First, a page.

Some residents reported they had lost their jobs due to COVID-19 and had either retired or begun receiving unemployment. This meant their reported income for the previous year was not representative of their current or expected future income.
Creative, Collaborative Solutions
RCAC worked closely with funders to identify creative solutions that would yield a valid survey. We also worked with community leaders to develop new strategies to generate buy-in and enable timely responses from ratepayers.
While I worked in close communication with Panhandle Village representatives to track survey responses and focus local outreach to non-responders, the water system’s board members reached out to people they knew personally. The community seemed supportive, but time began to run out while we waited for surveys to arrive by mail. To address this issue, I conducted phone interviews with several residents to achieve the 80% response rate before the 75-day deadline.
Our team also sent out three rounds of mailers (instead of just one) with an extra week built into the deadline, to accommodate mail delivery delays. The funders adjusted their requirements to support phone interviews in lieu of door-to-door interviews. Lastly, community leaders made phone calls and went to the homes of people they knew to encourage residents to complete the survey.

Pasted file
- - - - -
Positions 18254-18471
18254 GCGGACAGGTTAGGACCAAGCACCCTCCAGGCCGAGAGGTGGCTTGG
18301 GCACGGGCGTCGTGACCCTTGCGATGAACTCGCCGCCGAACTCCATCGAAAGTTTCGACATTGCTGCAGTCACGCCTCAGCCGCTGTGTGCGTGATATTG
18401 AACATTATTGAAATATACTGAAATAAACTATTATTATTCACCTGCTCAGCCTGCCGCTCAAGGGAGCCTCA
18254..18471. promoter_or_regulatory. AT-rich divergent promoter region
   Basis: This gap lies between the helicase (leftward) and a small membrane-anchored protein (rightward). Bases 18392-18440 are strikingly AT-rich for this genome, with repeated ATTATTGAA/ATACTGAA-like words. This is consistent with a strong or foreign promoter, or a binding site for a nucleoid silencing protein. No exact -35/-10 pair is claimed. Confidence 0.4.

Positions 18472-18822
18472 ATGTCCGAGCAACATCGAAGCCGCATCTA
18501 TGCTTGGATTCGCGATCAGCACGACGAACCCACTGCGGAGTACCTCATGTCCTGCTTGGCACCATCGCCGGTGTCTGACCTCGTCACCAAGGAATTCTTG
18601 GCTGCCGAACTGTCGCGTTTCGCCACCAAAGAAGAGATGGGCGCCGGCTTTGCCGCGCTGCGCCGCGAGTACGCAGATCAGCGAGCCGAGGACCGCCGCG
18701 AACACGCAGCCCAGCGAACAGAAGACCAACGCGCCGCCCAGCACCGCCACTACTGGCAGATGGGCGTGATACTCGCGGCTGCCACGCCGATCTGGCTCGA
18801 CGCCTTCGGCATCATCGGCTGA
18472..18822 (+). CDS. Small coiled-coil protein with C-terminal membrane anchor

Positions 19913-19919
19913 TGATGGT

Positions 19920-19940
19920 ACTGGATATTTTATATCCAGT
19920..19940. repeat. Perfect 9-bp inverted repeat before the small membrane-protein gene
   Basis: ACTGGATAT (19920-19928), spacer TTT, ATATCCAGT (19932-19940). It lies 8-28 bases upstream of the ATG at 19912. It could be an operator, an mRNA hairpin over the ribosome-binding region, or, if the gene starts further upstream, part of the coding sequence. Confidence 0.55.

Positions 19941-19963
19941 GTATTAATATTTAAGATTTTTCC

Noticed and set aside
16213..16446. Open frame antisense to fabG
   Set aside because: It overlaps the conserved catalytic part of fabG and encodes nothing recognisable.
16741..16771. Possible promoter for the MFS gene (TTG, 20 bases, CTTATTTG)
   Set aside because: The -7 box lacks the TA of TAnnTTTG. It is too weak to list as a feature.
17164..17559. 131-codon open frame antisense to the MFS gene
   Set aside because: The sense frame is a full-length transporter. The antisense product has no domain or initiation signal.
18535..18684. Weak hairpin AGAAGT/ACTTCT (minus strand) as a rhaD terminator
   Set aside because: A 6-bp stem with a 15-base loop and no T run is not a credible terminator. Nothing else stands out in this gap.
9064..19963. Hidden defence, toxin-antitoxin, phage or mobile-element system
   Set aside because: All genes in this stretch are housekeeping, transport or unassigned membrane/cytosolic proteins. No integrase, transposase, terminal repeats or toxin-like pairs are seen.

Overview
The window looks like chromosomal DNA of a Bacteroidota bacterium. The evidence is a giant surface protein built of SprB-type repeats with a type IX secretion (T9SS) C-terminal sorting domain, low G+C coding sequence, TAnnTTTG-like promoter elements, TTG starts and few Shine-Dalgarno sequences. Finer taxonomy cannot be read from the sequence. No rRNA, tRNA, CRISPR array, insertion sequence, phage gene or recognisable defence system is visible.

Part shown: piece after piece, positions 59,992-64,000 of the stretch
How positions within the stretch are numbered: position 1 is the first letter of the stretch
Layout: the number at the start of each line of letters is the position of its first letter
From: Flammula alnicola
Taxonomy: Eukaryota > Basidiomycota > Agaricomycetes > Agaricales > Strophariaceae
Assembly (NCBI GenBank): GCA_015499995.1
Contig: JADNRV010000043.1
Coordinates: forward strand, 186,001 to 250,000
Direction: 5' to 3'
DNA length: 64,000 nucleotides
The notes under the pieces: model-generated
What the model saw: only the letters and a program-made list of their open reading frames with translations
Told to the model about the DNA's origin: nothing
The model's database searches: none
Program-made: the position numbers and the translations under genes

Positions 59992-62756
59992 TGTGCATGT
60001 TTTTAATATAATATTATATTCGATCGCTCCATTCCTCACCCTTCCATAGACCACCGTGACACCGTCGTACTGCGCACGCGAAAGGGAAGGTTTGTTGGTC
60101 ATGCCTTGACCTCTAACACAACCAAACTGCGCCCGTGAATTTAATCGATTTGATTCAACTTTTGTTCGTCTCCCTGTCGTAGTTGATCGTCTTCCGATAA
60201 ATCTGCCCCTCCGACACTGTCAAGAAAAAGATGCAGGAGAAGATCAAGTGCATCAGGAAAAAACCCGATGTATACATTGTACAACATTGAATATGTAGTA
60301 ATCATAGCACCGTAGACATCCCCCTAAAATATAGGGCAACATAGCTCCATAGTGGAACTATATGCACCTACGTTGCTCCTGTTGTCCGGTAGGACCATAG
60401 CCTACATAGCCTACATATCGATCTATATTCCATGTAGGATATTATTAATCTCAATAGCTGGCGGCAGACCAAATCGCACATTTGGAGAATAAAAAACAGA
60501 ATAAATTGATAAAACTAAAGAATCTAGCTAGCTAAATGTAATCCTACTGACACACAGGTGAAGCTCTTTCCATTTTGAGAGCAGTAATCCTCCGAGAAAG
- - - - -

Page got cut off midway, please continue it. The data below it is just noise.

Thanks to these combined efforts and solutions, we succeeded in conducting a valid survey before the deadline!
As with many other processes and systems, COVID-19 revealed weaknesses within the standard median household income (MHI) process. Fillable forms or online surveys may be a future option, although they need to be considered alongside lack of internet access and the ability to maintain confidentiality. Many rural areas do not have broadband or any access to the internet. Even in communities with internet access, like Panhandle Village, many residents do not have internet in their homes. Equitable access to the internet ought to be considered when evaluating traditional mail and in-person income survey alternatives.